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Book Review - The Guernsey Literary and Potato Peel Pie Society

 Friday, 1 October 2010

Hello All, I now bring to you the first in my series of book reviews for my "Favourites Fortnight". It was only last October that I first read this little beauty of a book and I'll be damned if I've not read chunks of it four times already. (After writing this review I just had a massive urge to re-read it *again* and I got 144 pages in and then my internet came on so obviously I was distracted :P)
But anyways without further ado!

Title: The Guernsey Literary and Potato Peel Pie Society
Author: Mary-Ann Shaffer and Annie Barrows
Date: 22/9/2010 AM (re-read)
Source: Bought
Description: “ I wonder how the book got to Guernsey? Perhaps there is some sort of secret homing instinct in books that brings them to their perfect readers.” January 1946: London is emerging from the shadow of the Second World War, and writer Juliet Ashton is looking for her next book subject. Who could imagine that she would find it in a letter from a man she’s never met, a native of the island of Guernsey, who has come across her name written inside a book by Charles Lamb…. (Description taken from Goodreads)


If you haven't heard about this book I'm just gonna assume you spent the last two years under a sound-proofed rock and tell you all about it. If you have heard of it and better yet *read* it then you can have a cookie.
It's not very often that I pick up a book and enjoy it so much that it actually affects my education - I kid you not after I read this I was so intrigued by the German Occupation of Guernsey that I did a presentation on it for my Uni french speaking class- yea no one else was interested but I enjoyed researching it for myself. The book paints such a fascinating image of the islands in their Post-War/Occupation state that you just want to know what life was like for the inhabitants during that terrible time.

Another thing which I totally adore about this book is the epistolary format - I find letter-writing to be a saddeningly diminished institution so reading books made up of letters is wonderful. The characters in TGLAPPPS (I *had* to abbreviate it) are beyond fabulous to follow through their respective letters, Juliet's self-deprecating sense of humour, Sidney's brotherly affection, Isola's zany observations, Amelia's kindness and concern, Dawsey's quiet intensity, heck even Adelaide Addison's two hilarious letters endear me to the nosy old bat (only very slightly though). You get to know and love these people and darn it if I don't wish that it was a true story because by the end you can't help but smile like a loon as the story is so uplifting. Seeing how this community came together thanks to the brave and resourceful Elizabeth McKenna, and stayed together through a love of books just makes me so happy and wishful that there are real literary societies somewhere created from such a trying time.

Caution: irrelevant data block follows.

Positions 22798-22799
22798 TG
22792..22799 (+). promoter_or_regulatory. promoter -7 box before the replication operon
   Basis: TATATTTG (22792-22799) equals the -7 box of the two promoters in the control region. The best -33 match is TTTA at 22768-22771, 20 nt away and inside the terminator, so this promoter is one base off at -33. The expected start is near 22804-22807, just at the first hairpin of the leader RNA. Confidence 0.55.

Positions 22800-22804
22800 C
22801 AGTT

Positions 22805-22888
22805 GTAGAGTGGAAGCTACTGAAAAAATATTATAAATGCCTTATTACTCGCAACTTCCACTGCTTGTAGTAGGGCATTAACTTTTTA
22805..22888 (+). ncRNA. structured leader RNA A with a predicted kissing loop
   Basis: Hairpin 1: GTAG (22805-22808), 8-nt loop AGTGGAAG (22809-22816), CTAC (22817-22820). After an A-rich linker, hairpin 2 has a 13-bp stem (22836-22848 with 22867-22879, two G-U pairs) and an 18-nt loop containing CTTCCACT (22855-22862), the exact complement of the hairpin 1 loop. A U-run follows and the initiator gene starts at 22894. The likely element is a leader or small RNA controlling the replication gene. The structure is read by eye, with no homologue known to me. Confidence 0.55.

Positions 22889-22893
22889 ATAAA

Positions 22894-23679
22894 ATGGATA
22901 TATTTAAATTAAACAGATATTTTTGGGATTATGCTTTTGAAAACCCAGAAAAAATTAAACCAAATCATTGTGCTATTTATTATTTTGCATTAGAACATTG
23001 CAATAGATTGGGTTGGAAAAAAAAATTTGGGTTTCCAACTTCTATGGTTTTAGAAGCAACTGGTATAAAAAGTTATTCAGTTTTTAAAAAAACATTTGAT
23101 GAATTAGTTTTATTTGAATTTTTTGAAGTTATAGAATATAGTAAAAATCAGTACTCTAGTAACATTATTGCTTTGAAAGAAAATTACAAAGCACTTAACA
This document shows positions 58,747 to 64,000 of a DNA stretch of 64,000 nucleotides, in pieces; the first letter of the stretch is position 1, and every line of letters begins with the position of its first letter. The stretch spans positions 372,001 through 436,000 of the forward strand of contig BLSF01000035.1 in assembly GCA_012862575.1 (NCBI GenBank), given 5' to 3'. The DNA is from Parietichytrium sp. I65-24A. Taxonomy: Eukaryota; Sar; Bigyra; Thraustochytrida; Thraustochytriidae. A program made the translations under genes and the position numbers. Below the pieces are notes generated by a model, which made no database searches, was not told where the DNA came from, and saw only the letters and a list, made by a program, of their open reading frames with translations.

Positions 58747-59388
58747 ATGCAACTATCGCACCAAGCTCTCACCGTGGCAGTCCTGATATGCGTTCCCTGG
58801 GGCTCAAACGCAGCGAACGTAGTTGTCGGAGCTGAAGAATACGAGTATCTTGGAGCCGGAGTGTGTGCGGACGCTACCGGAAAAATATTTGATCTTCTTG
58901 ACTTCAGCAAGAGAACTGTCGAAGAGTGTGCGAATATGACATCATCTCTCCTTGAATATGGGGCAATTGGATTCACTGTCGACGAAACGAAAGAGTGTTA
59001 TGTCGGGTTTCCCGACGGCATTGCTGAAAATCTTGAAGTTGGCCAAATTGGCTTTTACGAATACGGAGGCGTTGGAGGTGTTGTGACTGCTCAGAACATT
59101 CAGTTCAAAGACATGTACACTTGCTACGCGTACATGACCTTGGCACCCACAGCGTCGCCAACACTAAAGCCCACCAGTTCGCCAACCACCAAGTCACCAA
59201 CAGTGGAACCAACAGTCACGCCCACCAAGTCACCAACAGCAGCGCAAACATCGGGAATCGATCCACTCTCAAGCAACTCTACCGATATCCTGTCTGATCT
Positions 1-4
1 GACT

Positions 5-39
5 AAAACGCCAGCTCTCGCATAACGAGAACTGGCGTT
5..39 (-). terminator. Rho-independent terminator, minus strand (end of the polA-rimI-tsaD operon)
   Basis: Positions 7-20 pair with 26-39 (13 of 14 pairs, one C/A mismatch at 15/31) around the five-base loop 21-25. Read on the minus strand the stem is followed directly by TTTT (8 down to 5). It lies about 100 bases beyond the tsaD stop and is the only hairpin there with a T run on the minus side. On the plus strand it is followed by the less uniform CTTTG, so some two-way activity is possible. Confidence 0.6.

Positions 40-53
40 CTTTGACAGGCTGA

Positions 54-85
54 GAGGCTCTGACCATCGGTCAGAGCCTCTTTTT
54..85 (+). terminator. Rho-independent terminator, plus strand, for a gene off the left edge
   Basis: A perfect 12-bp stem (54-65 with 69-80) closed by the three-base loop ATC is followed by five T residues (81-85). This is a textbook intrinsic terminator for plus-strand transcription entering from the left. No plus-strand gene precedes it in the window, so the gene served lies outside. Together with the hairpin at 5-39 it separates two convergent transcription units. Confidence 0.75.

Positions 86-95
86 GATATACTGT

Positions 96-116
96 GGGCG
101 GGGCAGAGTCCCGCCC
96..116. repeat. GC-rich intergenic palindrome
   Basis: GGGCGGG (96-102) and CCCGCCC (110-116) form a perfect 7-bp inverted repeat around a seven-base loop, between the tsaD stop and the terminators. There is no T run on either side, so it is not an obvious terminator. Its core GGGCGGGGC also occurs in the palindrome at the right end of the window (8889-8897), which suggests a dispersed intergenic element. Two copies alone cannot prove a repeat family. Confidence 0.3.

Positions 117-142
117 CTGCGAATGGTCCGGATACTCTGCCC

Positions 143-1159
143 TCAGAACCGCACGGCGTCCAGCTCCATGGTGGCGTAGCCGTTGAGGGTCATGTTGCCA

What's also so brilliant about this book is how much of it is quotable and relatable if you're of the book-loving persuasion (so everyone here yea?). When Juliet mentions how the man she almost married had packed up eight boxes of her books and filled her shelves with sports paraphenalia, I totally agree with her outrage and anger. If anyone dared to move my books without my permission, woe betide them I would be furious!
When reading this book I find myself nodding along when someone writes something that I agree with whole-heartedly; the kinship between two strangers when they realise they both love the same book, the urge to say "Me too!" when someone mentions a strange reading quirk they have, meeting someone through written correspondance and when actually seeing them face to face for the first time feeling like you've known them your whole life (I can certainly attest to that one being true).

I don't know if I can recall another book which creates such a heart-warming story out of a truly terrible event like World War Two so it's hats off to Mary-Ann and her niece Annie Barrows (who had to help finish the book when Mary's health failed) for writing such a wonderful book that I would be happy to re-read many times in the future and also to recommend it to any and everyone I knew to be true book-lovers (Cos I think they'd appreciate it the most). 

My Rating: 5 out 5 Stars

If anyone else has any opinions or reviews of this book please link them below in the comments, I would love to see how it affected other people because I really believe that it is one of those special books that does affect people on various levels.

I hope you've enjoyed this first stop on the (short) list of my all-time favourite books and do drop by tomorrow when I'll be reviewing the Protecter of the Small quartet by Tamora Pierce!


Ellie 2 October 2010 at 23:10  

Here's mine - as you know, I read it not that long ago! Loved it - especially all the book talk, which reminded me of '84, Charing Cross Road', which has been one of my favourite reads this year so far.

Randi 4 October 2010 at 04:52  

I freaking loved this book. I don't think I have come across a person that has read it that didn't like it!

Your review was wonderful! Here is a link to mine

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